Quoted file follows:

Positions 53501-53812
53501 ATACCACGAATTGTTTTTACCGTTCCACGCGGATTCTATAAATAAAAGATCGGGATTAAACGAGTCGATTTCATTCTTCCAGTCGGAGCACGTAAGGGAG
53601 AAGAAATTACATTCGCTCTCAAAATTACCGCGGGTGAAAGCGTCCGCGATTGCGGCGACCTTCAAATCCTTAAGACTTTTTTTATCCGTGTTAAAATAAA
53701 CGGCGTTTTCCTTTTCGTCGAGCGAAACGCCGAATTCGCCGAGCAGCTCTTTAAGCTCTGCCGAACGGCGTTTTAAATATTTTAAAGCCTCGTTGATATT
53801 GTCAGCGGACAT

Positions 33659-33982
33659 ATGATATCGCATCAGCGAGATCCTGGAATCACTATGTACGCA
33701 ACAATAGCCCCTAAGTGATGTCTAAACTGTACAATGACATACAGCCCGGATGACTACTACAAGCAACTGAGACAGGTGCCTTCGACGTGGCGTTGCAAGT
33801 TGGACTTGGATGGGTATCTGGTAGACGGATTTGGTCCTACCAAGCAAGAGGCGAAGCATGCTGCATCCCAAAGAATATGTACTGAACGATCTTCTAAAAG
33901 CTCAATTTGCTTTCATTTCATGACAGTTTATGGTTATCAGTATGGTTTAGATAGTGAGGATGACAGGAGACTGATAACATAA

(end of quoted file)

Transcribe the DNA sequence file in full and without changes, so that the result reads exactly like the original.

Positions 53501-53812
53501 ATACCACGAATTGTTTTTACCGTTCCACGCGGATTCTATAAATAAAAGATCGGGATTAAACGAGTCGATTTCATTCTTCCAGTCGGAGCACGTAAGGGAG
53601 AAGAAATTACATTCGCTCTCAAAATTACCGCGGGTGAAAGCGTCCGCGATTGCGGCGACCTTCAAATCCTTAAGACTTTTTTTATCCGTGTTAAAATAAA
53701 CGGCGTTTTCCTTTTCGTCGAGCGAAACGCCGAATTCGCCGAGCAGCTCTTTAAGCTCTGCCGAACGGCGTTTTAAATATTTTAAAGCCTCGTTGATATT
53801 GTCAGCGGACAT

Positions 33659-33982
33659 ATGATATCGCATCAGCGAGATCCTGGAATCACTATGTACGCA
33701 ACAATAGCCCCTAAGTGATGTCTAAACTGTACAATGACATACAGCCCGGATGACTACTACAAGCAACTGAGACAGGTGCCTTCGACGTGGCGTTGCAAGT
33801 TGGACTTGGATGGGTATCTGGTAGACGGATTTGGTCCTACCAAGCAAGAGGCGAAGCATGCTGCATCCCAAAGAATATGTACTGAACGATCTTCTAAAAG
33901 CTCAATTTGCTTTCATTTCATGACAGTTTATGGTTATCAGTATGGTTTAGATAGTGAGGATGACAGGAGACTGATAACATAA